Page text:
It is a dramatic and gruesome account recorded in two of the Gospels of the New Testament. Herod Antipas, son of King Herod the Great, had John the Baptist executed […]
It is a dramatic and gruesome account recorded in two of the Gospels of the New Testament. Herod Antipas, son of King Herod the Great, had John the Baptist executed after promising to grant any request of Salome who had pleased him with her dance. She asked for the head of John.
According to Jewish historian Flavius Josephus (AD 37-100) these events took place in AD 29 at Herod’s mountaintop citadel of Machaerus. The remains of Machaerus sit above the Dead Sea’s east shore in modern Jordan. Now, a Hungarian Franciscan team of archaeologists headed by excavation director Győző Vörös think they have discovered the pavilion at Machaerus where the deadly dance elicited the fatal pronouncement.
The key to the conclusion by Vörös and his team that they had likely found the very floor where the dance took place was the discovery of a semi-circular niche beside a courtyard. The 7,000 square foot courtyard had originally been unearthed in 1980, but the remains of the throne were only recently recognised. The original level of the floor is lost, but evidence uncovered by the archaeologists last year points to a set of stairs leading to an elevated platform on one side of the hall where the throne sat from which Herod Antipas would have watched the dance.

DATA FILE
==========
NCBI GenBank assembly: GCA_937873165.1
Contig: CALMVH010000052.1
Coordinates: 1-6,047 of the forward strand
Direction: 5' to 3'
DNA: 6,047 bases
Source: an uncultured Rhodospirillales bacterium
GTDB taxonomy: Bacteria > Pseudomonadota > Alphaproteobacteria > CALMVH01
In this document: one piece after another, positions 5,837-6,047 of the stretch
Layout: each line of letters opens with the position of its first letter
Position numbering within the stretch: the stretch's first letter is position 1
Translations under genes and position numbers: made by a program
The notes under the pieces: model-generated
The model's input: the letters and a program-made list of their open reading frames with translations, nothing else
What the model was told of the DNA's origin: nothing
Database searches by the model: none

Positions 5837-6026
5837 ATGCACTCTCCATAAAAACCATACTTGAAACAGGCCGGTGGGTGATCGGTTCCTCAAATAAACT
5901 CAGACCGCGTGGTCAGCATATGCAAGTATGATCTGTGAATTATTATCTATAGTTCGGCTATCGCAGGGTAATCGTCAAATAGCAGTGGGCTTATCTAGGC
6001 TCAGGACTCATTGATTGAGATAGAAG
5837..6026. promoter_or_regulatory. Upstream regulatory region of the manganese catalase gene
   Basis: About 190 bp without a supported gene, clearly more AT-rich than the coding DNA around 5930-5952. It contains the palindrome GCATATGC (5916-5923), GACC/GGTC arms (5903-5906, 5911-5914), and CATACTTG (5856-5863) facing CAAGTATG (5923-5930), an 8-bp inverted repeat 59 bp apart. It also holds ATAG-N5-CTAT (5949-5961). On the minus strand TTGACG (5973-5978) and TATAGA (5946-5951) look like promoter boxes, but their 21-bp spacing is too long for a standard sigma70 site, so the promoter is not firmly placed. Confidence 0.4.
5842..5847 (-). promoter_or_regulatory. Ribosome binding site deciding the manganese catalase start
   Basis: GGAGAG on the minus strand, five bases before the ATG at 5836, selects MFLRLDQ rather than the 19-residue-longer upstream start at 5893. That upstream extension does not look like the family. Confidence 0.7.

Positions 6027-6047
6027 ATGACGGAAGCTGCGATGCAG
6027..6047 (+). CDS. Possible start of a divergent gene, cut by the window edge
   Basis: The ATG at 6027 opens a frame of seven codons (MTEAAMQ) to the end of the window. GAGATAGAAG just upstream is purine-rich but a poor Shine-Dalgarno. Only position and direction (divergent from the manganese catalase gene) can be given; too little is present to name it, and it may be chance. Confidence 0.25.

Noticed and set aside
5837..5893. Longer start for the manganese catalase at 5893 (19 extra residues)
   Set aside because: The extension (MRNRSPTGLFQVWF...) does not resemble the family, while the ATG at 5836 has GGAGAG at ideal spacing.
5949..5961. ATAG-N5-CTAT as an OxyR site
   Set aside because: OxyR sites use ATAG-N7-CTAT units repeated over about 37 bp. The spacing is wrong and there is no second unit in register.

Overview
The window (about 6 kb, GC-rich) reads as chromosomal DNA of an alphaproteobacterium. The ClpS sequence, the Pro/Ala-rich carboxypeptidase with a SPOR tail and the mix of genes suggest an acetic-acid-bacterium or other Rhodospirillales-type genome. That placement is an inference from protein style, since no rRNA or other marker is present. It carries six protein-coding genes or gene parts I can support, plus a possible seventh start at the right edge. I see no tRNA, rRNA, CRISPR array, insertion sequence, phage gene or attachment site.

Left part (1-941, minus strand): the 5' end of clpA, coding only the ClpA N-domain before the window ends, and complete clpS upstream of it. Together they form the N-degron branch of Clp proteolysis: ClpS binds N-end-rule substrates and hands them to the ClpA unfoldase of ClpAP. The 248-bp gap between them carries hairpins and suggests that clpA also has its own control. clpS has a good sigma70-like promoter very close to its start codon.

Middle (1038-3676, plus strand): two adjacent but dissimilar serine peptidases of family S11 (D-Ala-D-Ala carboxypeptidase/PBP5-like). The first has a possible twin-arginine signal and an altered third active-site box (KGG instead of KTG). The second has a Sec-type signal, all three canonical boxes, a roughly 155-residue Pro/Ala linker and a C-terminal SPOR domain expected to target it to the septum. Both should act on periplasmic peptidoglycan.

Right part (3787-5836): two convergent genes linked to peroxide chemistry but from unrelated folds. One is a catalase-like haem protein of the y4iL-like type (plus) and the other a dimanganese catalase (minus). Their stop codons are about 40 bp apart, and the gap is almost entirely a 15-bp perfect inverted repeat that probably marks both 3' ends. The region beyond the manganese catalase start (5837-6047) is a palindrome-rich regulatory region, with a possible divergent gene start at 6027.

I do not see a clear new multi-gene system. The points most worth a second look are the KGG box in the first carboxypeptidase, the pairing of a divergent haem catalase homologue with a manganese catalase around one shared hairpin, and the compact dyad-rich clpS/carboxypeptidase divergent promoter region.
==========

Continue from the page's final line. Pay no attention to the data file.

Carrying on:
The team also uncovered a myriad of other archaeological finds at the site from the same era.
Patterns of Evidence